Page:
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I have two matrices with numeric data and a lot of missing values. The missing values are not completely coherent in both matrices. My aim is to fill the missing values so I can perform further analysis on it. I can calculate the correlation using the cor() function and use the highly correlated matrices for filling in the gaps. But how can I after finding the correlation, fill the missing values? Say, I have 5 matrices and I want to use 4 matrices to fill the gaps in the first matrix.

So to add more detail, I have monthly rainfall data from 30 stations. The data is for more than 100 years but not of the same length for each station. Some stations have data for 120 years and some for 60 or 80 years. What I basically want to do is here:

  1. Using the 5 neighboring stations (the ones within an area of 80 km), fill in the missing data.
  2. For this purpose I intend to use correlation and select the station with the highest correlation for imputing missing values.
  3. Now, I can find the correlation between two matrices but is there a way to now replace the missing data in the first matrix with the rainfall data present in the second matrix? Like if I have matrix A which has a No data at row 30, column 6 and I have a matrix B which is highly correlated with matrix A and has a valid data entry at the same column and row id, how can I replace the data in that cell in A with B?

I know doing it manually would be an option but as I said there are more than 30 stations and each station has almost a matrix of size (120 x 13), so using part of some could would make it easier.

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  • $\begingroup$ I edited the original question with more details, hope this makes it easier to understand $\endgroup$ – Aitzaz Malik Sep 9 at 14:59
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I am not 100% sure about your question.

There are many ways to impute the missing data depending on the property of your dataset. Some of the common ways are: using the mean value of the feature column to impute the corresponding missing value; using hidden Markov model to do the imputation, using KNN, etc.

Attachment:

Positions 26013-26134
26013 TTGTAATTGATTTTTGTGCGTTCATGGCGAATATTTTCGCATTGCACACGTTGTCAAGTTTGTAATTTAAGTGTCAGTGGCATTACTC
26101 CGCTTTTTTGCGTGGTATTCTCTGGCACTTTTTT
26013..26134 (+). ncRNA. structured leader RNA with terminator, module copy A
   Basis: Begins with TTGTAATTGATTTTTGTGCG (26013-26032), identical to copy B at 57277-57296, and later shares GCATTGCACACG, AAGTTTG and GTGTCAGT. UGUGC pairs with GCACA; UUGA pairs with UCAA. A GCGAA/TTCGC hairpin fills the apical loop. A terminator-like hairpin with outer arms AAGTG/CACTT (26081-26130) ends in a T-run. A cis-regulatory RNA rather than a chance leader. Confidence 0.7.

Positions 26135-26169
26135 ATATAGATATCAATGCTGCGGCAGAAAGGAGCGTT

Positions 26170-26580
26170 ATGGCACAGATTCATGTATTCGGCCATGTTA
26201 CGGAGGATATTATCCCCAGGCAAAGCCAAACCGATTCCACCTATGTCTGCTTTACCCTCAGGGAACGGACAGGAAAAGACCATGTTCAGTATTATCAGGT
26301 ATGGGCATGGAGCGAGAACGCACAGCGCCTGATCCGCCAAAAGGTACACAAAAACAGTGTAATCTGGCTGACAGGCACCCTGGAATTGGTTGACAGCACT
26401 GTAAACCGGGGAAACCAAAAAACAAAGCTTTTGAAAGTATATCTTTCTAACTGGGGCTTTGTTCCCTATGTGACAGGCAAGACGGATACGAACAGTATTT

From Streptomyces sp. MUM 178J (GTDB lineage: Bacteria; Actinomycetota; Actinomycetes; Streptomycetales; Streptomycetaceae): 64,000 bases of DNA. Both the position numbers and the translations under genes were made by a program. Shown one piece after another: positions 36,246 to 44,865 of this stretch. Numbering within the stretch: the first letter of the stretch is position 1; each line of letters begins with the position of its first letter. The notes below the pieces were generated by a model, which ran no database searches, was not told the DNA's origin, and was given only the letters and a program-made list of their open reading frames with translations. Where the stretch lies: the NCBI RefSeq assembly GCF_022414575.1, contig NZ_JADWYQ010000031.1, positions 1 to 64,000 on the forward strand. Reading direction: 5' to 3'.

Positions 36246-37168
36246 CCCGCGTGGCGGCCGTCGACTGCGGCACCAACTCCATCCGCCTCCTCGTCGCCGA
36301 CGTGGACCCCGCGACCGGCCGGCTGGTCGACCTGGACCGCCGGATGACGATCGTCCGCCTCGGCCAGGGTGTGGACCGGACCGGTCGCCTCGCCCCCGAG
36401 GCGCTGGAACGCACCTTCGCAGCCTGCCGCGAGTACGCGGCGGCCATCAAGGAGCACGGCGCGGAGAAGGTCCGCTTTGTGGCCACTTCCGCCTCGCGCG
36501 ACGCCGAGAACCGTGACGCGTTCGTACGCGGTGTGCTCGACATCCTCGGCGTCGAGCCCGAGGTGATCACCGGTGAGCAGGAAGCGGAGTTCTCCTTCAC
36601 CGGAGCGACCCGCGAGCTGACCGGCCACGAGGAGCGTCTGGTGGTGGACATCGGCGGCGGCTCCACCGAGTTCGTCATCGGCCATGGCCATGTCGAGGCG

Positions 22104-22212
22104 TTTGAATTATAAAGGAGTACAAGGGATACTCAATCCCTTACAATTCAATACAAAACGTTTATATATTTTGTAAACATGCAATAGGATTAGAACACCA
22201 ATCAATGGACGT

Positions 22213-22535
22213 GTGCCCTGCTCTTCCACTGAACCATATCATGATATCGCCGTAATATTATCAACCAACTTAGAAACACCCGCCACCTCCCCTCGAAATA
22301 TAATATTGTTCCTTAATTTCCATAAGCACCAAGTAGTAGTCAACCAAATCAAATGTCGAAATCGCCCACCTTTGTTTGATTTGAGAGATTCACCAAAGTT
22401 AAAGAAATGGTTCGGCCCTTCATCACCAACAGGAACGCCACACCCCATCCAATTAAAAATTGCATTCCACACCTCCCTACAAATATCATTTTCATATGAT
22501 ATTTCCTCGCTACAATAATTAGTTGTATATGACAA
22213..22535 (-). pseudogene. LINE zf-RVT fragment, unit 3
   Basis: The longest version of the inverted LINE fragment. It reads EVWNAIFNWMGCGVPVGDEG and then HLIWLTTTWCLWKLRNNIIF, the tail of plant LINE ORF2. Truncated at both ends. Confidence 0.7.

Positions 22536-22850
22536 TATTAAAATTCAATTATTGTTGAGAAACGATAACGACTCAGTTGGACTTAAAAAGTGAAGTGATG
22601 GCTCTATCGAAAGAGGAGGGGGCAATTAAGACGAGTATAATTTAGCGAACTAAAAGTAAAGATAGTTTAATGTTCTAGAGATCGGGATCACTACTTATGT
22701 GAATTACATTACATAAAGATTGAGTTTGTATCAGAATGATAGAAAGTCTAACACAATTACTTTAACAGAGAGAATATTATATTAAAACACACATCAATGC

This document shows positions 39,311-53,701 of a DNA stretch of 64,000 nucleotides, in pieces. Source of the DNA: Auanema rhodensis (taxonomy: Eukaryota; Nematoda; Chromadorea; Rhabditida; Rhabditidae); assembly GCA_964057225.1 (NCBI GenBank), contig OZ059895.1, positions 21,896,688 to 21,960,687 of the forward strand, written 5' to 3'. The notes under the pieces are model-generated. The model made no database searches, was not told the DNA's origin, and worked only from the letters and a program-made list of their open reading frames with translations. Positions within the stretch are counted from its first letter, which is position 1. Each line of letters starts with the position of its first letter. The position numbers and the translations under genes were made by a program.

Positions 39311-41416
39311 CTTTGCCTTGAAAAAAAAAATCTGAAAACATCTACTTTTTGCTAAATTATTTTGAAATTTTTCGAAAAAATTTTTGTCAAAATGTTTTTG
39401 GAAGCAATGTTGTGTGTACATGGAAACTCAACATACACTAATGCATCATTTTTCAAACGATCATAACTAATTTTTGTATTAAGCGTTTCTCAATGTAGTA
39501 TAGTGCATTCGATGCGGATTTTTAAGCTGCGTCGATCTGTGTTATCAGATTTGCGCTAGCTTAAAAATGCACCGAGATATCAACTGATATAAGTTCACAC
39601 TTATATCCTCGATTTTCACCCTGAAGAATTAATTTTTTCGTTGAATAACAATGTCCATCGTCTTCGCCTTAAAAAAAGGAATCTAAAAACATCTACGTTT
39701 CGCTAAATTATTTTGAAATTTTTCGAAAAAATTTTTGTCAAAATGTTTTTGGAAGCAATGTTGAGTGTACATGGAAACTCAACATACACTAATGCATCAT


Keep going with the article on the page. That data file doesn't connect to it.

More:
Back to your question, if you really want to use correlation to impute, I don't have a solid solution, but suppose you have a N*M matrix X, where M is the number of rows and M is the number of columns. In reality, M could represent the number of features while N represents the number of samples. In this case, suppose you have missing data in column i, and based on the feature correlation matrix (or correlation of M), you know the Pearson correlation between feature i and j is: r = 0.9. Then you may start from generating a new Xi using normal distribution with desirable mean and variance (the one you want). Compute the new Xi by using Xi = r'*Xj + sqrt(1 - r'^2)*r'*Xi. Where r' is a coefficient between -1 and 1.

In general, the larger r' is, the stronger correlation the new generated Xi and Xj would be. But you need to empirically check the correlation between your new Xi and Xj to make it approximate 0.9, which is the correlation you want.

But again, I won't choose to impute the data by using a correlation matrix. I prefer KNN or HMM.

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  • $\begingroup$ I edited the original question with more details, hope this makes it easier to understand $\endgroup$ – Aitzaz Malik Sep 9 at 14:58

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